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[en] Nuclear energy is poised to play a vital role in a U.S. pathway to decarbonize its energy sector. The ability of nuclear plants to provide large-scale, carbon-free energy at allow hours of the day makes it a vital complement to intermittent sources of non-emitting generation such as wind and solar power. For nuclear energy to fulfil this promise, however, these attributes will need to be valued in the marketplace. Without polices that provide this financial recognition of nuclear’s positive attributes, the economic pressures that have led to plant closures will continue and the challenge of decarbonization will become more daunting.
[en] Climate changes are the most important environmental challenges issue facing the world nowadays. The important potential contribution of nuclear power to the mitigation of the emission of greenhouse gases and climate changes is and will remain limited and negligible in the foreseeable future. This research investigates the climate changes and the impact of nuclear power generation on climate changes and greenhouse gas emissions. Nuclear power can contribute to mitigating climate changes and reducing greenhouse gas emissions. (author)
[en] There is interest in nuclear power among Emerging Nuclear Energy Countries but concerns are holding them back: • Post Fukushima, about 50 new nuclear power reactors are under construction in fifteen countries. Only three countries (Bangladesh, Belarus and UAE) among them are a new entrant to the use of nuclear power. • According to World Nuclear Association report on “Emerging Nuclear Energy Countries” (updated January 2019), about 30 countries are considering, planning or starting nuclear power programmes. • While there are a large number of emerging economy countries with growing energy needs, their adopting nuclear power option to combat climate change risks would depend on their concerns related to nuclear power being addressed adequately.
[en] Key messages: 1. To achieve 2°C and 1.5°C, leading global energy scenario studies show: • Increased nuclear power deployment (and electrification); • Complementary role for nuclear and renewables. 2. Compared to current trends, more conducive market and policy conditions are needed to unlock nuclear power’s mitigation potential.
[en] Conclusion: Ghana’s electricity generation mix developed along line its ambition to attain a high income status in fulfillment of the socio-economic aspirations of its people. The assessment considers the influence of the future electricity generation on greenhouse gas emission. The results indicate that nuclear power can play a key role in greenhouse gas emission mitigation, due to the dominant role it is expected play in the electricity generation mix. The low contribution of renewable sources is due to limitation in their resource availability in Ghana particularly in the case of hydro, wind and biomass. Even though solar is abundant by virtue of Ghana’s geographical location, the unavailability of cost effective energy storage system in the foreseeable future imposed limitations on its wide spread use. The Introduction of nuclear power in Ghana is confronted by a major challenge which is financing. The high capital cost of NPPs makes it currently difficult for government to finance them calling for arrange with vendor countries through build operate and transfer arrangement, public private partnership (PPP), etc. In addition, some decision makers and some members of the general public have concerns about nuclear safety, particularly in the case where Ghana is a developing country. This therefore calls for public education to allay their fears and negative perception about the technology.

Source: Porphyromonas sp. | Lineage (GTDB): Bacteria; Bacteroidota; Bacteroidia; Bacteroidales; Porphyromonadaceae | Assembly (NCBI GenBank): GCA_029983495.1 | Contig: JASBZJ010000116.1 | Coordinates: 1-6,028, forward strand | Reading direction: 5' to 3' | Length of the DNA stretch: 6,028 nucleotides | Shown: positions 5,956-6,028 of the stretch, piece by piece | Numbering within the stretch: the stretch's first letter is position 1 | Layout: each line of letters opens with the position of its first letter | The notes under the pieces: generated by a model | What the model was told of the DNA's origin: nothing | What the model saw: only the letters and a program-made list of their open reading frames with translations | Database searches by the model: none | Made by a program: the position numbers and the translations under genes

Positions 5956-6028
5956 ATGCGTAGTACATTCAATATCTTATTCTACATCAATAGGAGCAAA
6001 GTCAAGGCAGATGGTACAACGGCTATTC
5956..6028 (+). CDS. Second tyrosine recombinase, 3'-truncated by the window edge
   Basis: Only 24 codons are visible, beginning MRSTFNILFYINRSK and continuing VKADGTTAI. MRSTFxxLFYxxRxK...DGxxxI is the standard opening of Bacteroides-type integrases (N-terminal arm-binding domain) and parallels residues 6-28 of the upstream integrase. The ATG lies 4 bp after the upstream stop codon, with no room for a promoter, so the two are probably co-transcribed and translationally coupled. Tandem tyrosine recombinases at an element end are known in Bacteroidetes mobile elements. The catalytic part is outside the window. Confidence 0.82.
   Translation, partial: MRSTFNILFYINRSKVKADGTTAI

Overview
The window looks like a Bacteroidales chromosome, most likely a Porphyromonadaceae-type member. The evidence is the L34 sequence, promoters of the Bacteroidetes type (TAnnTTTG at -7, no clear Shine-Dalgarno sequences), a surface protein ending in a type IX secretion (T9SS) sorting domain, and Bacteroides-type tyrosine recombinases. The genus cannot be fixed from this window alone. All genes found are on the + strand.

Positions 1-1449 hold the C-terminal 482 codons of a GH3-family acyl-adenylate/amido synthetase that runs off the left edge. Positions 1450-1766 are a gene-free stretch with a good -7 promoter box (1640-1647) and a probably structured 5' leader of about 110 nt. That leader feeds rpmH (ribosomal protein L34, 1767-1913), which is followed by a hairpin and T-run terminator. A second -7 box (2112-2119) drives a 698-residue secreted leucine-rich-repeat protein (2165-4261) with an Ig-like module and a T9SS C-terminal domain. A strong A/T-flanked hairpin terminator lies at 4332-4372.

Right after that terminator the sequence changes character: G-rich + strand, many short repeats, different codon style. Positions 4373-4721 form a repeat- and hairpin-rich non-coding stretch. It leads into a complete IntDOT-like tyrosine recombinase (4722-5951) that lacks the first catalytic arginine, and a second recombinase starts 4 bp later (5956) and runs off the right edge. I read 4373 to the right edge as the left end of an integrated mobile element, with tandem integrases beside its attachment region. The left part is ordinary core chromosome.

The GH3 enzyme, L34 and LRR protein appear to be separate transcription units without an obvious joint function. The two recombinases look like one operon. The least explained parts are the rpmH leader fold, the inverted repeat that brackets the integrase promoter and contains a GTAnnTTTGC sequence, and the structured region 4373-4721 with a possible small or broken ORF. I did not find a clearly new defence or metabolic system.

[en] Conclusion of the SFEN: French nuclear fleet is a key factor for achieving French but also European decarbonization. New Nuclear is competitive (with adequate political involvement). Time schedule visibility from the industry will be a key factor of success. By far, the best decision appears to build a first pair of reactors for a 1st production around 2030. This pair would be part of a larger programme (8-10 reactors or more). For the commissioning of these first reactors, in full compliance with the target 2035, the decision should be taken by 2021 at the latest.
[en] Conclusions: MMRs and SMRs are ideal in size to electrify many rural/under-electrified communities. Energy security - Reduced dependence on supply chains; Energy sustainability – Reduced GHG emissions; - Energy growth – provision of reliable, high-quantity electricity.
[en] Conclusions and Recommendations: • Focus on the benefits (especially energy security); • Educate on life cycle emissions and clean air benefits; • But education doesn’t change personal world views… ;• Not just about messaging, need to actively change how technology is deployed and industry culture.
[en] At the Paris Conference on Climate Change, the world community set itself the most important task – to prevent the annual increase in average air temperature by more than 1.5 ºC since otherwise our planet will be on the verge of a global catastrophe. The key mechanism for accomplishing this task is the development of environmentally friendly energy sources, to which the UN includes both the renewable energy sources, such as wind or sunlight, and nuclear energy. In view of this, the international experts stress that nuclear power should play a major role in solving climate problems and protecting the environment.
[en] Energy sector as a lever for Sustainable Development - Goals: Create competition in generation and commercialization through the creation of the Wholesale Electricity Market. Promote private investment in transmission and distribution through contracts with the Government. Speed up the energy transition towards a low carbon economy: improving the use of clean energies and more energy efficiency. Democratize access to energy.